June 9th, 2012 - By Lari Robling
Read all about health, fitness and nutrition! Healthy NewsWorks is a non-profit organization teaching elementary school students how to put together a newspaper. In the process, students not only learn critical thinking and writing skills, but also healthy habits. We visit Hope Partnership, a private academic school in North Philadelphia to get a scoop on their next issue.
That's the opening scene from the 1940's classic movie, His Girl Friday, setting the scene in the energetic newsroom. While newspapers have changed over the years, and today’s students probably wouldn't even recognize the sound of a typewriter, the excitement of gathering facts and reporting a story is alive and well in schools participating in the Healthy NewsWorks program.
"The concept of doing original research, being able to attribute their sources, to understand what plagiarism is, to feel confident as interviewers, to write accurately and clearly, they understand it and that’s what the growth is." That's Marian Uhlman, a former Philadelphia Inquirer reporter. She created the Healthy NewsWorks program, no connection to WHYY’s Newsworks—with educator Susan Spencer. This year the non-profit program works directly with 200 students in thirteen schools building cognitive and writing skills as well as teaching health, nutrition and fitness.
Middle School students in Amy Kingsmill's class at Hope Partnership for Education in North Philadelphia discuss their assignment. "What is dried fruit and is it a tasty and nutritious food they would recommend?"
The class gathers the facts about the process, history and nutrition in dried prunes, apricots and mangos. Uhlman orchestrates a taste test, beginning with the prune. "I said it looked like a big raisin and smelled like one, too." "A number of you had it looking like a big raisin and that’s a really good description."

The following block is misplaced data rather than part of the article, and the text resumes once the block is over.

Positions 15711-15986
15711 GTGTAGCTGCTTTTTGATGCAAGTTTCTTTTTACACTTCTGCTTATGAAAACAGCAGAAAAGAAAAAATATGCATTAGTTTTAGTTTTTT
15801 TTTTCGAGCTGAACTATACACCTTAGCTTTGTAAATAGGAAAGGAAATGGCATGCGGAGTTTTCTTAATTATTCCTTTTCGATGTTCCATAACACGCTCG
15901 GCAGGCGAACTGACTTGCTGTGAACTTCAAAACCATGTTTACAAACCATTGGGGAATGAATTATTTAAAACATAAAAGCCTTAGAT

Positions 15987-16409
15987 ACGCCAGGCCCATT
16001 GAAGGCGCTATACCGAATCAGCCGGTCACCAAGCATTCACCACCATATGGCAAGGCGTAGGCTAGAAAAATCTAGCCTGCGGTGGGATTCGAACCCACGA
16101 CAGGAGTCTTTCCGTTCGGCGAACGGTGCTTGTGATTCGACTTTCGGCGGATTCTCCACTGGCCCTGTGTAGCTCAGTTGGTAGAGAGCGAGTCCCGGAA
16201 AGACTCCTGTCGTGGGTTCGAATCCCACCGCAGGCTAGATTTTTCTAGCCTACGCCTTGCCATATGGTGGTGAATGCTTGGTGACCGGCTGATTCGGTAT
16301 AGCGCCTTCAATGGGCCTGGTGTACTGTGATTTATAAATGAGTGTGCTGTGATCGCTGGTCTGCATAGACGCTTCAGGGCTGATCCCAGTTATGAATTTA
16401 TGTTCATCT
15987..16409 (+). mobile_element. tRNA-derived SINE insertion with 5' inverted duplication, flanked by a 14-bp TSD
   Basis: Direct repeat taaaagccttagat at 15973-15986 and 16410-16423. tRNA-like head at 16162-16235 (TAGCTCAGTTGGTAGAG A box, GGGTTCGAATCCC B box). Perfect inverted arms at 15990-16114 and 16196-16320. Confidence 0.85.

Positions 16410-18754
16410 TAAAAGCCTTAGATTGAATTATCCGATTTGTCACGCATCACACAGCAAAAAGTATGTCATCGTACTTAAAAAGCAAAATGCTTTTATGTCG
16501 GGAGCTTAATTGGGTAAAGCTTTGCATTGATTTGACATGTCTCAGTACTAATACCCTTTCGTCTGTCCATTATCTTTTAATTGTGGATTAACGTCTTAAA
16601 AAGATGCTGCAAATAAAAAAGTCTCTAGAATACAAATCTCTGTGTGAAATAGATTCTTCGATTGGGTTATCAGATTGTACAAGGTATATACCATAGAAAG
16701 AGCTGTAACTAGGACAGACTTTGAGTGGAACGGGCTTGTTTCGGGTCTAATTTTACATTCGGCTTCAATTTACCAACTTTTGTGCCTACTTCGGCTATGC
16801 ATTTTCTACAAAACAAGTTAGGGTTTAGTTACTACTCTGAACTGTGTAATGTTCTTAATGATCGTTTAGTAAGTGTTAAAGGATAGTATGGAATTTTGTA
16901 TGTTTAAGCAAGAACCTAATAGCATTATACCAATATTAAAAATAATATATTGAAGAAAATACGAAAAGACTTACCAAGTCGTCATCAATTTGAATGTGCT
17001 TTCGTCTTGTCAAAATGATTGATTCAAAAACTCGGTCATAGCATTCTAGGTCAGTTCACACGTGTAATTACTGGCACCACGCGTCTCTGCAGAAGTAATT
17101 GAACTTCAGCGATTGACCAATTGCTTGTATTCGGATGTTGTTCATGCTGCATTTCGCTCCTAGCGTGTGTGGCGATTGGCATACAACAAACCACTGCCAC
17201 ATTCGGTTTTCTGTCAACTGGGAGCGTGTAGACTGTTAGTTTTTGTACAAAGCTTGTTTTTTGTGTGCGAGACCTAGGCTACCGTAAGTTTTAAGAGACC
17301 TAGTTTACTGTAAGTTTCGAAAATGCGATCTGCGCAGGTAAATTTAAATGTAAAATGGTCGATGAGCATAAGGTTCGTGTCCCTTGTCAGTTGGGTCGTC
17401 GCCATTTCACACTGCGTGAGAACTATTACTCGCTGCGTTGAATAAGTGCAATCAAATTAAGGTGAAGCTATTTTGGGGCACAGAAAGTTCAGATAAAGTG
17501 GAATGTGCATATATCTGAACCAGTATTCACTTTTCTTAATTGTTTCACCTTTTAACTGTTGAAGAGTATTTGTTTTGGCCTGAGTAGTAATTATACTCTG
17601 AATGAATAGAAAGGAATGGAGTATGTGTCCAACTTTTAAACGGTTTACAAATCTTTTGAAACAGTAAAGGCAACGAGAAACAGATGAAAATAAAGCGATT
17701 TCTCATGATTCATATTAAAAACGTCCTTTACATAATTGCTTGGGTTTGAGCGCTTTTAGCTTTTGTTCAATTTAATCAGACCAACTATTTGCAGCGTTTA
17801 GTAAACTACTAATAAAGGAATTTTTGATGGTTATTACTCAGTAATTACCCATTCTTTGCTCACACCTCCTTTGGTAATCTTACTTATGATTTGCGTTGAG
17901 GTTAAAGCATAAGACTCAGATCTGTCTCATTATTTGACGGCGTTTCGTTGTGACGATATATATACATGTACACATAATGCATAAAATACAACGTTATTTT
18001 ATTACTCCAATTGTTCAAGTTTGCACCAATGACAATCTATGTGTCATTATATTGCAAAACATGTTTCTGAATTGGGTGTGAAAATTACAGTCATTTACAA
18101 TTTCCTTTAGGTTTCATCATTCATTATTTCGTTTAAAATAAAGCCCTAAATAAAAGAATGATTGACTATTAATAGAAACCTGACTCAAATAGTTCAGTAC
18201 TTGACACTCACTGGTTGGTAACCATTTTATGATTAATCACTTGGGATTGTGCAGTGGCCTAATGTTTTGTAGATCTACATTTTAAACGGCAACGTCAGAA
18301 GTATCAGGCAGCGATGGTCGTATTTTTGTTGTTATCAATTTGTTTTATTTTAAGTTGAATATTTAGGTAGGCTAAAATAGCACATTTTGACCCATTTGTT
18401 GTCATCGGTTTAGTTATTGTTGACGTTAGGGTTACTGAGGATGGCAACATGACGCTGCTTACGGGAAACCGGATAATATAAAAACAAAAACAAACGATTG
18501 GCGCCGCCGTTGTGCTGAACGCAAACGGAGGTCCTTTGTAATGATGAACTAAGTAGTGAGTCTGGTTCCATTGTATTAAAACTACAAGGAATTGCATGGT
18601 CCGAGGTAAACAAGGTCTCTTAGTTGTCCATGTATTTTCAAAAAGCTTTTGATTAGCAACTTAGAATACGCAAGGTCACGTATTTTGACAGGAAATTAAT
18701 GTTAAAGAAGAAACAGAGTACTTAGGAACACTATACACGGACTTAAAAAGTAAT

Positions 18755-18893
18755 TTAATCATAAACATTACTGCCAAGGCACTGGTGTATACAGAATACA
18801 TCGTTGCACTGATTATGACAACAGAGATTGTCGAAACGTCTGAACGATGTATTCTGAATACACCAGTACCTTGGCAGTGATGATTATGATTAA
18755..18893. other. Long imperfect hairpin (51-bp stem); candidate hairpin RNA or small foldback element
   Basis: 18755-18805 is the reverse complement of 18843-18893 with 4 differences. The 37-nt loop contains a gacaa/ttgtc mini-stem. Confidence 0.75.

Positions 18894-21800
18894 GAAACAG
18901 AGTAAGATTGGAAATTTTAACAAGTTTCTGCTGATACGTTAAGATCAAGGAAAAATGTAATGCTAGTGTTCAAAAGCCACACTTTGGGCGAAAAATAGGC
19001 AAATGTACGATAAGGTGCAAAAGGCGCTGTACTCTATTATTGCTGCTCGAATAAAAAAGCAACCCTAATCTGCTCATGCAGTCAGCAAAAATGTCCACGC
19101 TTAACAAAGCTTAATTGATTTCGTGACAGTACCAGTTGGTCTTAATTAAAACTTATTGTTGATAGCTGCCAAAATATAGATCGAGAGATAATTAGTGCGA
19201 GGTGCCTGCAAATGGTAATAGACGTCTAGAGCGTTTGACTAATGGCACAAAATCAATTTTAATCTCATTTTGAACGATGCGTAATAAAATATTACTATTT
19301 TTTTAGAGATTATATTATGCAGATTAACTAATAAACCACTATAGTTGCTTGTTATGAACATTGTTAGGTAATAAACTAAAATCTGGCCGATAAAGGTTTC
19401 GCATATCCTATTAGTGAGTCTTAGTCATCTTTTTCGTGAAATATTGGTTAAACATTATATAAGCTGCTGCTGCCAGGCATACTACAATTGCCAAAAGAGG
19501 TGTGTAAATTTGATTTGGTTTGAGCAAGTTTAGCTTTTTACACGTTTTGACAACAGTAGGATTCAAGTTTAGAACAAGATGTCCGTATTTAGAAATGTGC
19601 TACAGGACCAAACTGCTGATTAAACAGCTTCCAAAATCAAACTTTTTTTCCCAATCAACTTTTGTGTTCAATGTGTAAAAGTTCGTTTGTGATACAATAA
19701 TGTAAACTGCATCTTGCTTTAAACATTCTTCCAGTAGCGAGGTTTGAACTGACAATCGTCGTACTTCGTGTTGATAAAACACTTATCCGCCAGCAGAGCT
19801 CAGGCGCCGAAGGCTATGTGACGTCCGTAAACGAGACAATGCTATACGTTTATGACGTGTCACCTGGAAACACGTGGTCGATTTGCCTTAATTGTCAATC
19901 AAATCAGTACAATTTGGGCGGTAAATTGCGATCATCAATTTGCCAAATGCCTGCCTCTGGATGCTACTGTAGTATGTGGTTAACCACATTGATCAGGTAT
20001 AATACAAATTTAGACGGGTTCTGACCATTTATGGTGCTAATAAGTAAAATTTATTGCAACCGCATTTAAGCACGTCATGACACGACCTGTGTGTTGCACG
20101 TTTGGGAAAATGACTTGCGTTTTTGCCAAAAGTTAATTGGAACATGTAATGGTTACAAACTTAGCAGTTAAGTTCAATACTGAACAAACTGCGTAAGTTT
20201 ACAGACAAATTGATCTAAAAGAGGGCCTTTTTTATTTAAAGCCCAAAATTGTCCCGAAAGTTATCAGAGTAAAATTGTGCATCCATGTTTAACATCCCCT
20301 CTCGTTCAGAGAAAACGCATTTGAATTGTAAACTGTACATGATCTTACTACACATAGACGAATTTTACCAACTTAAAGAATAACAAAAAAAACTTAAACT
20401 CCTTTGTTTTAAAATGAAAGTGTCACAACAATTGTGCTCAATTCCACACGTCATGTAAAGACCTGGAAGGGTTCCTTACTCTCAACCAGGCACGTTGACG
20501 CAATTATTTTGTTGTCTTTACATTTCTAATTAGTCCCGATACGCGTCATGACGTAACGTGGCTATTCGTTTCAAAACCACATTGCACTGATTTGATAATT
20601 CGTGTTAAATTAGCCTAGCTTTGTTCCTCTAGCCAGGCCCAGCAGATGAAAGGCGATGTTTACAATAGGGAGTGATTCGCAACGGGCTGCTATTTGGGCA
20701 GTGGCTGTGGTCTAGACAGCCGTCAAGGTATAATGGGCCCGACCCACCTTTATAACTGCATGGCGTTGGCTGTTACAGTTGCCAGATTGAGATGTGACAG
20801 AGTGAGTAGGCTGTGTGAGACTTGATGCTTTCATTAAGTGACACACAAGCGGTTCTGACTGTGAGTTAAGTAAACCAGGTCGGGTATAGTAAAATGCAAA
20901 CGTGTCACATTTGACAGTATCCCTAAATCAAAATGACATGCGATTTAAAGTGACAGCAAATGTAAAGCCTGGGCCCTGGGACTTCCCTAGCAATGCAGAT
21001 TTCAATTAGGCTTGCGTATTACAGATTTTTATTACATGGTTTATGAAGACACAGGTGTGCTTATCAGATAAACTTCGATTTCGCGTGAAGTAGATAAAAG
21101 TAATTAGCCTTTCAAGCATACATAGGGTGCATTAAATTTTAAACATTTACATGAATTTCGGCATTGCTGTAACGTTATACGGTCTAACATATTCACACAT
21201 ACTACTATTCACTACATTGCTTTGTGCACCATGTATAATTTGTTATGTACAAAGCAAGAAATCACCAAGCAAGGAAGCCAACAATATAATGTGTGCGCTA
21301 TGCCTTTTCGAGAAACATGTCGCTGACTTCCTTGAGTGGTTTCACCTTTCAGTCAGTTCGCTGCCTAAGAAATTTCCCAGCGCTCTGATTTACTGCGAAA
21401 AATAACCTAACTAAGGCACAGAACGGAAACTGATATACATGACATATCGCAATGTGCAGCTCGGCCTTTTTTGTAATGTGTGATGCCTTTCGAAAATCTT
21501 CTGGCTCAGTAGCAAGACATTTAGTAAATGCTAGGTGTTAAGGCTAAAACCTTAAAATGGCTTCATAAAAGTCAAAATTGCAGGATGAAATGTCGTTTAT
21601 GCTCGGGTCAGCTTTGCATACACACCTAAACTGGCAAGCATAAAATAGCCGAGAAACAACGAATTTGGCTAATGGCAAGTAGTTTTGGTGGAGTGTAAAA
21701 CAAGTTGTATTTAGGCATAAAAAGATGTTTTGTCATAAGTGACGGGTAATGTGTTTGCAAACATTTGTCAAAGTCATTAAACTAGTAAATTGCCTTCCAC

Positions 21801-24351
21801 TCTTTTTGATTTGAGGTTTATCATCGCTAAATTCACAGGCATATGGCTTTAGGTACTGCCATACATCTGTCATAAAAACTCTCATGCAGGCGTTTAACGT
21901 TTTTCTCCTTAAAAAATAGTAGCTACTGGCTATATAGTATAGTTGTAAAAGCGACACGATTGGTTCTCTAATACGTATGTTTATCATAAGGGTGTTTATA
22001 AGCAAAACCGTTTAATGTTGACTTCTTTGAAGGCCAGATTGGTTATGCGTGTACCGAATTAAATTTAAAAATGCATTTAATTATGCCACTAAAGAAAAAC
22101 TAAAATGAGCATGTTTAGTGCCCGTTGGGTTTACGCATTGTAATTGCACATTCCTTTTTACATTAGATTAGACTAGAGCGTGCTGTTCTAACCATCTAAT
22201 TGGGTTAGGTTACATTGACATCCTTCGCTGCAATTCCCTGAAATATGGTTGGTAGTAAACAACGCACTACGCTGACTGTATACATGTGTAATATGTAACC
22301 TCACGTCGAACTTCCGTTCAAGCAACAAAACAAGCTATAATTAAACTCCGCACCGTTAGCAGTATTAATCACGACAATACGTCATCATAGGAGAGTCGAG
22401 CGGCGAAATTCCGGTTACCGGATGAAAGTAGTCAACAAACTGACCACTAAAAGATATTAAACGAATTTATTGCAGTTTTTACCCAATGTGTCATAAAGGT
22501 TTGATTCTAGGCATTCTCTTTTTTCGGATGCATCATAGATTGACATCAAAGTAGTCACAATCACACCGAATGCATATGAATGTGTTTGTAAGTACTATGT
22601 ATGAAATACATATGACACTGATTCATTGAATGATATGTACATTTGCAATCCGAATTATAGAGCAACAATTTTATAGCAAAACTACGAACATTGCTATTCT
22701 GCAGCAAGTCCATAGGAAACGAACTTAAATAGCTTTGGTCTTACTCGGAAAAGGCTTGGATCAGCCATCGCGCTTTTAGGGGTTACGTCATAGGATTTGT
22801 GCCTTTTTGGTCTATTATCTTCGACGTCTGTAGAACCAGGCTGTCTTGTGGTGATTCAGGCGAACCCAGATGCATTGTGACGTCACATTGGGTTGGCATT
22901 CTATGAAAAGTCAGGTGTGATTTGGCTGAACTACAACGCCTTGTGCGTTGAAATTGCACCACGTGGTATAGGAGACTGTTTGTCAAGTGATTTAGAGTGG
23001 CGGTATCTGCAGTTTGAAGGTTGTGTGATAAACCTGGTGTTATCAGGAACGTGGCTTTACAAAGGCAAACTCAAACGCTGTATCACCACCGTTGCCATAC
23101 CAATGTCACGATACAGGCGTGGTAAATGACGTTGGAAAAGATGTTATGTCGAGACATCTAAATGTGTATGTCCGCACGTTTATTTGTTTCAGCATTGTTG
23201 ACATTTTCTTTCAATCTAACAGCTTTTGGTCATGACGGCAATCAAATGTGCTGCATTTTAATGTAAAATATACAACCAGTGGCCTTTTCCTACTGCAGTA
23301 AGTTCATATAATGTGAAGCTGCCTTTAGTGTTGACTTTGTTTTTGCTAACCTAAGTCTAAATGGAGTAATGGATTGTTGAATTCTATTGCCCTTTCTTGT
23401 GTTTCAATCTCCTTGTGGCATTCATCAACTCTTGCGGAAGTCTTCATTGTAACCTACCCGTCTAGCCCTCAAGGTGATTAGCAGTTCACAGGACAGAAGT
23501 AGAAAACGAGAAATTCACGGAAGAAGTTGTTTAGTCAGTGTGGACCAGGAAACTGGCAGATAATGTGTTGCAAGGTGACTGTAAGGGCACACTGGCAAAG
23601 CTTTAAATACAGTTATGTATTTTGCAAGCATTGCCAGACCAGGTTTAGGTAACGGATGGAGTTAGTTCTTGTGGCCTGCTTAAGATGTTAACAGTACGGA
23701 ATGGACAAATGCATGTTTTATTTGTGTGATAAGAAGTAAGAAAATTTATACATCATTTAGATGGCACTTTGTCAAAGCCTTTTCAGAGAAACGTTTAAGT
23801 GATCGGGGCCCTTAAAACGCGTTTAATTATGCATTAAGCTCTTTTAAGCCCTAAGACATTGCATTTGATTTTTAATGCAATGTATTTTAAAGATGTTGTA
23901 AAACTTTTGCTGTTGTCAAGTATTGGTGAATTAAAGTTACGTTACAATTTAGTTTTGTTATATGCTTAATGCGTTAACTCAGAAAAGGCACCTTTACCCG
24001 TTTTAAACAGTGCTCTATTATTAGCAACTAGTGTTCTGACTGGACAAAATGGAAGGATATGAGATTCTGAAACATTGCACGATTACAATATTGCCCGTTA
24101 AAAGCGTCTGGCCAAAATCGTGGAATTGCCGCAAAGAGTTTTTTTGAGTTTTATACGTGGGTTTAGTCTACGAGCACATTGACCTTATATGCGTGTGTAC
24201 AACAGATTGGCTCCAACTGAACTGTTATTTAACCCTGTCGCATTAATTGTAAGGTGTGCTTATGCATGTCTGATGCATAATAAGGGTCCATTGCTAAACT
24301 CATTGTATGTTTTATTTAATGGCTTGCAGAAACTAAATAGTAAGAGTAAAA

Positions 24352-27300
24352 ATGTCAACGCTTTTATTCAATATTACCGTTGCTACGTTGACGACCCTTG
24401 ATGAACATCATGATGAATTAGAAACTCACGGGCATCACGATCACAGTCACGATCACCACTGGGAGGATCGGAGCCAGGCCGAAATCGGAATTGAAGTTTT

Information in hand, the young journalists now face the daunting task of writing a compelling lead. "Looking at your data here what are you suggesting about dried fruit?" "Dried Fruit: Healthy or Not?" "No, that's a title, what's a lead? We need some verbs? O.K. so are you guys going to get on top of this now?" After several re-writes, the class finalizes the opening of the story, "Healthy Hope recommends dried fruit. The staff tasted three different types of dried fruits: mangos, prunes and apricots. The staff liked dried mangoes the best."
Of course, the program teaches writing, but in the process the students also learn tools to make better choices about what they eat. Information they pass on to the entire school community. To raise money for their projects, the students sell school snacks. Kiani says she enjoyed doing a story on finding somewhat healthier items for their sale. "My favorite story was when we got to interview our schoolmates and classmates about what snacks they liked better that we were selling in our classroom. A lot of people like Twizzlers© in this school. It's not the healthiest snack, but it's better to eat than a bag of chips."
Fellow student Nashay agrees, "we're not saying stop eating junk foods and chips and stuff. But, minimize what you are eating because it is going to be bad for you and one day you gonna wake up with heart being bad or you got diabetes, something like that." Uhlman says the 9-year-old program will hit a new milestone when it publishes its first book this May written and illustrated by the students. "What I see are moments of growth. The kids really grasp their opportunity to extend themselves and to see them as professionals."
CHECK OUT SOME PICTURES FROM INSIDE THE CLASSROOM: